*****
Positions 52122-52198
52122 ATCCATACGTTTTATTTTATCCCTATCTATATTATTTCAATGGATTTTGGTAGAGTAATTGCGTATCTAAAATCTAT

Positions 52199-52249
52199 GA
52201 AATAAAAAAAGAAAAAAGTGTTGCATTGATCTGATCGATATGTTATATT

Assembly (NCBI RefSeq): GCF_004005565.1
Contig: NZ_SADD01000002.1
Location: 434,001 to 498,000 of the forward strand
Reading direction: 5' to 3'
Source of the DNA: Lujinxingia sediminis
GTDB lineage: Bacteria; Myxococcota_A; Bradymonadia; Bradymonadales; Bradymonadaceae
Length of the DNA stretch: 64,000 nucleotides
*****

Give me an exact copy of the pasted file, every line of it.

Positions 52122-52198
52122 ATCCATACGTTTTATTTTATCCCTATCTATATTATTTCAATGGATTTTGGTAGAGTAATTGCGTATCTAAAATCTAT

Positions 52199-52249
52199 GA
52201 AATAAAAAAAGAAAAAAGTGTTGCATTGATCTGATCGATATGTTATATT

Assembly (NCBI RefSeq): GCF_004005565.1
Contig: NZ_SADD01000002.1
Location: 434,001 to 498,000 of the forward strand
Reading direction: 5' to 3'
Source of the DNA: Lujinxingia sediminis
GTDB lineage: Bacteria; Myxococcota_A; Bradymonadia; Bradymonadales; Bradymonadaceae
Length of the DNA stretch: 64,000 nucleotides